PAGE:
r1 - 2016-03-24 - 13:54:34 - StevenBeardYou are here: TWiki >  Deployment Web > DeploymentPlanningAndDesign > SystematicApproachToPerformanceAndAvailability

Systematic approach to performance and availability monitoring and management uc.png

Authors: StevenBeard
Build basis: CLM and SSE all versions

This page is intended to provide an overall systematic approach to monitoring and managing performance and availability issues. It will:

  • Initially outline the general approach DETECTING and issue, DECIDING what to DO and approaches to DOING something to rectify the underlying root cause
  • How to initially DETECT availability and performance issues
  • How to systematically working from the symptoms to the root cause of performance or availability issues and identify the failure scenario
  • Outline performance and availability scenarios with symptoms, root cause, recommended DECISION on what to DO and how to DO it

General approach

  • DETECT that there is an performance issue or outage. It is critical that the Development Environment Team DETECTS that there has been an outage or a performance issue is building up as quickly as possible. This should be fully automated and automatically notify the whole Development Environment Team team straight away. It is critical to the confidence in the Development Environment Service that when the users raise a failure incident, the administrative team can say, ‘Yes we know about the failure and we are already dealing with it’ or even better the administrative team have already proactively communicated that there has been a failure and they are working to resolve it. On the other hand a response of, ‘what failure we did not know there was a problem?’, can be catastrophic!

Recommendation: You should investigate whether your Development Environment Team can be automatically notified of application failures via SMS or email.

  • DECIDE what to do. This is often where the most time is wasted when recovering from a performance issue or outage. It is critical that ALL the perceived failure scenarios are documented and what the standard procedure are for recovery in the SLA. It is human nature that Administrators will believe, ‘if you give me just another hour, I can work out what the problem is and fix it’, when the better approach for a first-time failure is to just restart the single point of failure or environment and then try and diagnose what the root cause of the problem is when the users can get on with their development. Generally, the best approach is to just restart the environment for a first-time failure, but on the second or third failure with the same symptoms take a little more time to try and diagnose the root cause. Also there should be a clear point in time when you should failover to the DR site rather than trying to resolve HA failure scenarios in the primary data center.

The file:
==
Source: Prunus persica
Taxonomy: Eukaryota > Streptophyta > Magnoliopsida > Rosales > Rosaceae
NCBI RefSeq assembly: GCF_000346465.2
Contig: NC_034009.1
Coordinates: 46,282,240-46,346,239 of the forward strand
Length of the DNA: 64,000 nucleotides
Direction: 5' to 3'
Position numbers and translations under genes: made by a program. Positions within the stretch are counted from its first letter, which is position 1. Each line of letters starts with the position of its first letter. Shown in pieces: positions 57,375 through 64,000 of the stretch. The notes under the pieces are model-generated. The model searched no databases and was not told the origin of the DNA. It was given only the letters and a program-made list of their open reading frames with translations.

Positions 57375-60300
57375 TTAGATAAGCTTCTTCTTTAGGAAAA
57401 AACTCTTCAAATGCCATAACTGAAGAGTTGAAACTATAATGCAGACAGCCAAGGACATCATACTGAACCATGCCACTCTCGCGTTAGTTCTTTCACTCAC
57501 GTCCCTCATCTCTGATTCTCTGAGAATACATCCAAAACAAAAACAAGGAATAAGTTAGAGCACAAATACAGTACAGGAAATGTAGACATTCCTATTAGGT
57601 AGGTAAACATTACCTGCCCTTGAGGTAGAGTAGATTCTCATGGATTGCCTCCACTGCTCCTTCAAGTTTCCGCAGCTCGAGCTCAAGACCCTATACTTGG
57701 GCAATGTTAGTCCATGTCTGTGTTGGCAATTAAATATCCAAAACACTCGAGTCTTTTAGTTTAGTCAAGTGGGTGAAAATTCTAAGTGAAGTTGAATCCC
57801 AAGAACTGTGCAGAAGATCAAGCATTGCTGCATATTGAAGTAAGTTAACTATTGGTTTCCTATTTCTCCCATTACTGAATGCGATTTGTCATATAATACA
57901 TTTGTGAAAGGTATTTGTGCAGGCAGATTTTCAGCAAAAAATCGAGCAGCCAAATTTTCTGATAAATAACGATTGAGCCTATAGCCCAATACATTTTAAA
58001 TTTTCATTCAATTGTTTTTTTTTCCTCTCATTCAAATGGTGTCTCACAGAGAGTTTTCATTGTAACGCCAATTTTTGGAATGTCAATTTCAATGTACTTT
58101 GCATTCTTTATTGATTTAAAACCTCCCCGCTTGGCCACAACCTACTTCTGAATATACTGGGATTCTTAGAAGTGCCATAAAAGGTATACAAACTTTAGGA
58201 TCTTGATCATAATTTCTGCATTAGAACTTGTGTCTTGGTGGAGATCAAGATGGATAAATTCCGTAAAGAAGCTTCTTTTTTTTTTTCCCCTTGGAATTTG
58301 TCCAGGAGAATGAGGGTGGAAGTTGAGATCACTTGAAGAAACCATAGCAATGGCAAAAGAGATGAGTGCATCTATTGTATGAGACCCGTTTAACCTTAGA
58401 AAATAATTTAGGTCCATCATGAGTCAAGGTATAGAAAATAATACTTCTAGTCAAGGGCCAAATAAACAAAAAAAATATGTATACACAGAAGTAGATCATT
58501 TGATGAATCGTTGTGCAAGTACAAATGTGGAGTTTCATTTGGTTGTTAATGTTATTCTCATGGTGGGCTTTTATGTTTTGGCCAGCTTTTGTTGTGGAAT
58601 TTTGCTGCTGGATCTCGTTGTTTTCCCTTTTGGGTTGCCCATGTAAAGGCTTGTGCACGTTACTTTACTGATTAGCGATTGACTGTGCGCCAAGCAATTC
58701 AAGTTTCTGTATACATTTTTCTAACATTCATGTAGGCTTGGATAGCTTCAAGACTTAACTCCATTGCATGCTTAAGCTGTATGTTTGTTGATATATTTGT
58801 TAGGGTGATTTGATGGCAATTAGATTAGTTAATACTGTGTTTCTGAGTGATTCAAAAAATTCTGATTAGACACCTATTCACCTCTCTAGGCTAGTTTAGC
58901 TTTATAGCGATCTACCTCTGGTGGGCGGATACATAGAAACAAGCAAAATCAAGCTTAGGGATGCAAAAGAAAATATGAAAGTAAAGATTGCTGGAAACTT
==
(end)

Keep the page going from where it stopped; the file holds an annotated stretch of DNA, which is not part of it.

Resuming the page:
Recommendation: Define target Maximum Time to Recovery (MTTR) for any single or multiple HA scenarios of 1-2 hours. At this point after the failure there should always be a review meeting to decide to fail over to the DR data center OR in exceptional situations exactly how much additional time should be allowed to recover before the next review meeting. Too often we see customers trying to diagnose and fix their production development environment for too long, when it would have made more sense to failover to their disaster recovery site earlier and get the development teams working again sooner.

  • Do something to fix the problem. Where possible this should be fully automated or at least have detailed manual procedures defined that have been well tested.